Hardware

All Fight Sticks

Retropie fightstick

I’ve recently been dealing with a lot of arcade controls at work and wanted to talk about how much I like All Fight Sticks product. I’ll also take the time to talk about some of my past and future arcade projects.

While “pro” level arcade fight sticks are readily available for the home consumer, finding one that’s all metal is uncommon. I came across All Fight Sticks product line a year ago when I was considering building a 2-player pedestal for playing with a projector. They’re based in Norcal and have made big increases in their production in the last year to the point that it’s no longer just one person. They sell all metal powder-coated fight stick housings in different colors and three different sizes. Depending on the size they can be customized with different button layouts: common arcade patterns, button only patterns, and even WASD mechanical keyboard style. (If you’re making your own controls, you must check this incredible resource out.) While they don’t stock everything large online arcade parts stores (e.g. Focus Attack) have, they do have everything you need to build a great custom stick.

Over New Year’s weekend I purchased one of their semi-modular 14″ bodies and a button plate. I saved money by buying a grade B body from their clearance section and I can’t tell what could have downgraded it; it looks great. I had a Brooks controller and all of the Sanwa controls on hand already but I did pick up a 20-pin harness which is huge timesaver if you’re using a Brooks board. If I we’re building from nothing, I’d probably buy the non-modular 14″ Namco Noir 8 to save some money; the overall build would be ~$210. I have the semi-modular body because I knew I might make my own layouts for it.

Retropie fightstick internals

The reason I bought this case now is because I’m considering building my own arcade machine again. Over the holidays I saw lots of deals on the Arcade1Up 3/4 scale machines. I decided that I didn’t have the floor space for the machine nor did I want to do the hacking to get it to run whatever I want. I do like the flat pack nature of it though. I decided that a bartop style machine would probably be what would work best so I ordered a monitor and built this fight stick to at least start playing with the components. You can see above that I stuffed a Raspberry Pi 3 into the case. Audio, HDMI, and DC power are routed through the center hole. I installed RetroPie and plan on adding Pico-8 to the menu. I purchased a 1280×1024 5:4 ratio monitor because I thought it being more square than 4:3 and a factor of 128 would make Pico-8 look its best. Now that I’ve got this together I can play with the software side of things and feel out the ergonomics of a bartop machine.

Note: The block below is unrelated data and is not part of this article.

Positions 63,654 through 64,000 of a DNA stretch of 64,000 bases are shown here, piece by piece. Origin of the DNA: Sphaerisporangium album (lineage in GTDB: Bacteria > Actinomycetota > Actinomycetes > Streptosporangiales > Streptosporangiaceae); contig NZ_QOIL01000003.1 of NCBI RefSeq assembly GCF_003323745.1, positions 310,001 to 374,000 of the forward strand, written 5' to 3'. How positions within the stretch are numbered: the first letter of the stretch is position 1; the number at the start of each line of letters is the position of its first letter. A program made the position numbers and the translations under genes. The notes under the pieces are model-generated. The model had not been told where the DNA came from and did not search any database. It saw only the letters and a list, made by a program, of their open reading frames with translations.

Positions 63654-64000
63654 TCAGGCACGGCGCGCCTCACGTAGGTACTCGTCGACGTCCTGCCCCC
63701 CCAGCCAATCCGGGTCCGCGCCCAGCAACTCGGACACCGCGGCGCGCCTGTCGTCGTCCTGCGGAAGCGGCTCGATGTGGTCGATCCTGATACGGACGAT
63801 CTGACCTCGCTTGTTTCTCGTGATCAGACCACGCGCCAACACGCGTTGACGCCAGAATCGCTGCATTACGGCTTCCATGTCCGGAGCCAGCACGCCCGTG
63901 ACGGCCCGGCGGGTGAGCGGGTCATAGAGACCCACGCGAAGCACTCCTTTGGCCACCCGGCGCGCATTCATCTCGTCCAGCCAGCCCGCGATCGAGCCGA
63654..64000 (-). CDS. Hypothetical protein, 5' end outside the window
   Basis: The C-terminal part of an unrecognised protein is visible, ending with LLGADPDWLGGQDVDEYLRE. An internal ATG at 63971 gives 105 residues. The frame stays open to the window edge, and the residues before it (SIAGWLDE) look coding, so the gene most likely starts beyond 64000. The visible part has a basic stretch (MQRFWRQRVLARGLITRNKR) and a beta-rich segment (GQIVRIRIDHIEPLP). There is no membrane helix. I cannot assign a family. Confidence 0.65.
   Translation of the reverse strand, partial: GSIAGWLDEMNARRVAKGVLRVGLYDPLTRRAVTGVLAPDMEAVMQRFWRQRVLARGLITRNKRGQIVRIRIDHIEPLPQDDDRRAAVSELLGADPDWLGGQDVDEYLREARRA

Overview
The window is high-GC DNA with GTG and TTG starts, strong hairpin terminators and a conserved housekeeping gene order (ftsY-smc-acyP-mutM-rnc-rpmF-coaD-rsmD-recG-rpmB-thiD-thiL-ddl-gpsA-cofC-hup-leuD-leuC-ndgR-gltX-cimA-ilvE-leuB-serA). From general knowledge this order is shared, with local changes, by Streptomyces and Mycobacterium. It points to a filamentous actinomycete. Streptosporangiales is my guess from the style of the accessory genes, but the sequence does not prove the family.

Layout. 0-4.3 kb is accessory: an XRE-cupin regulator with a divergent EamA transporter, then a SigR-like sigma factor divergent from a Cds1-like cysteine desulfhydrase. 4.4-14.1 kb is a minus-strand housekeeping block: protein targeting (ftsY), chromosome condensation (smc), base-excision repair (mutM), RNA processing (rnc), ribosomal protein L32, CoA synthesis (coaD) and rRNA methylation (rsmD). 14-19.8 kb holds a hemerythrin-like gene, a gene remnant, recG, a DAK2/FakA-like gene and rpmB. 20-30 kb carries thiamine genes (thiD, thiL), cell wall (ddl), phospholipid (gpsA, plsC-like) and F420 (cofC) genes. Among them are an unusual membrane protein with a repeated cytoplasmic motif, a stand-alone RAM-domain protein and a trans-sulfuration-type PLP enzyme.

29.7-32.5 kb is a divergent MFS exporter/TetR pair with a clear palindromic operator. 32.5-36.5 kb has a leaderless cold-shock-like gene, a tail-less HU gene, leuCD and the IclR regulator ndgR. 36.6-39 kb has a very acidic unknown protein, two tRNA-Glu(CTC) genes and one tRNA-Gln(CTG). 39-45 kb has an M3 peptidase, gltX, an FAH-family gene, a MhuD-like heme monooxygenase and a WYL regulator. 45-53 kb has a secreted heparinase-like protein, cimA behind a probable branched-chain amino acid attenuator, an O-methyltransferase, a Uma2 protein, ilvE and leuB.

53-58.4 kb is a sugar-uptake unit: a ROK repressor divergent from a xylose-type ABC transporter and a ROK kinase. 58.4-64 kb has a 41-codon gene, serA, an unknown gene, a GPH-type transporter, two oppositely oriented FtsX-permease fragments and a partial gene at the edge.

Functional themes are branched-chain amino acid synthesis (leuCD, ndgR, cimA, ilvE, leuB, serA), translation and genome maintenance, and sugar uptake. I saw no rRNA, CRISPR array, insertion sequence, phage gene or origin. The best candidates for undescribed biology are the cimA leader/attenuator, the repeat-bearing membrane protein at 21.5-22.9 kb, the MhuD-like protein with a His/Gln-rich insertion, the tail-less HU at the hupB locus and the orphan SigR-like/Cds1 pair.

Ready to play

This isn’t the first fight stick I’ve built. A couple years ago I turned a discarded wine crate into an arcade stick with a pico projector inside for an art project. I was warping live gameplay using audio input to make a music visualizer. You can see the classic Rutt/Etra video synthesizer style luminance warping in my example video below. I’ve been meaning to revisit this audio visual project and maybe a fun bartop machine would be a good platform for it.

At work this month we’ve been testing some new analog Sanwa sticks, so I knocked together a crude joystick made out of a sturdy MacBook Air box. When we were building controls for our VR motion sim I used two giant analog sticks mounted to an apple box to simulate an Xbox 360 controller. I’ve got a photo of it while playing the game Tumbleseed.

Finally, I wanted to talk about fight stick control boards as they relate to my work. The Brooks boards I mentioned at the beginning are pretty standard among fight stick builders. The most important feature I’m looking for in custom controls in this age is XInput support. If a device uses XInput, it can appear to the computer to be an Xbox 360 controller. While many games will advertise that they support controllers, what they really mean is they support Xbox 360 controllers perfectly and that generic gamepads are a complete unknown. XInput is the best way to go if you want controls to just work. For the analog sticks mentioned above, I had to build my own custom XInput device using a Teensy and Zack Littell’s awesome library. Using a Teensy lets you turn any type of input into an Xbox 360 button press. I’ve also recently used a Picade Controller PCB which generates keyboard presses out-of-the-box. It seems very capable since it is based on an Arduino, but it’s been very frustrating trying to dig up the documentation since they seem to have more coverage for their full blown arcade kits than this standalone board (I suspect the forum is the documentation…).

Well, I hope you found something interesting in here and I promise to keep working on a machine. In writing this I stumbled across a previous blog post of mine where someone suggested this IKEA hideaway rolltop would make a cool arcade formfactor and I couldn’t agree more.

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